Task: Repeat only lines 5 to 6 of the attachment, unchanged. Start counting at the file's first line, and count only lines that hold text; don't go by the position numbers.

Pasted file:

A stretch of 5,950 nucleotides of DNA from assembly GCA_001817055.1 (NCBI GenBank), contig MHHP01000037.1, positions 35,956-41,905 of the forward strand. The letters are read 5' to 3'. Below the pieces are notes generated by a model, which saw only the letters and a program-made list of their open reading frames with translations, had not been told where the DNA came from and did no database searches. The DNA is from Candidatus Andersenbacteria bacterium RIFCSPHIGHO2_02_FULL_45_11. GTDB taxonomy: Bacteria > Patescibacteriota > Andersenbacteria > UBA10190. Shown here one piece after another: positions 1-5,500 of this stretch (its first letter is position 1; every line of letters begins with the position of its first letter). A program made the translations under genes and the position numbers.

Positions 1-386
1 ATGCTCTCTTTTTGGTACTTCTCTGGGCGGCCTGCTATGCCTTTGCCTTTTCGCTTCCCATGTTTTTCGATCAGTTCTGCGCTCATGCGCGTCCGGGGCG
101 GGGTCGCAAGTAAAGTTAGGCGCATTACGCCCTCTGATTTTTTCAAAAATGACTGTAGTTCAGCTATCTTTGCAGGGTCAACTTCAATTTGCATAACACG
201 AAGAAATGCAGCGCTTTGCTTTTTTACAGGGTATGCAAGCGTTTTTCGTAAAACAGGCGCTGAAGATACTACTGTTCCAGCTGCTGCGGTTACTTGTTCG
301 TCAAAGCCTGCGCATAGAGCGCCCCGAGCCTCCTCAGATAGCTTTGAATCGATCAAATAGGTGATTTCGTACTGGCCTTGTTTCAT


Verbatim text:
201 AAGAAATGCAGCGCTTTGCTTTTTTACAGGGTATGCAAGCGTTTTTCGTAAAACAGGCGCTGAAGATACTACTGTTCCAGCTGCTGCGGTTACTTGTTCG
301 TCAAAGCCTGCGCATAGAGCGCCCCGAGCCTCCTCAGATAGCTTTGAATCGATCAAATAGGTGATTTCGTACTGGCCTTGTTTCAT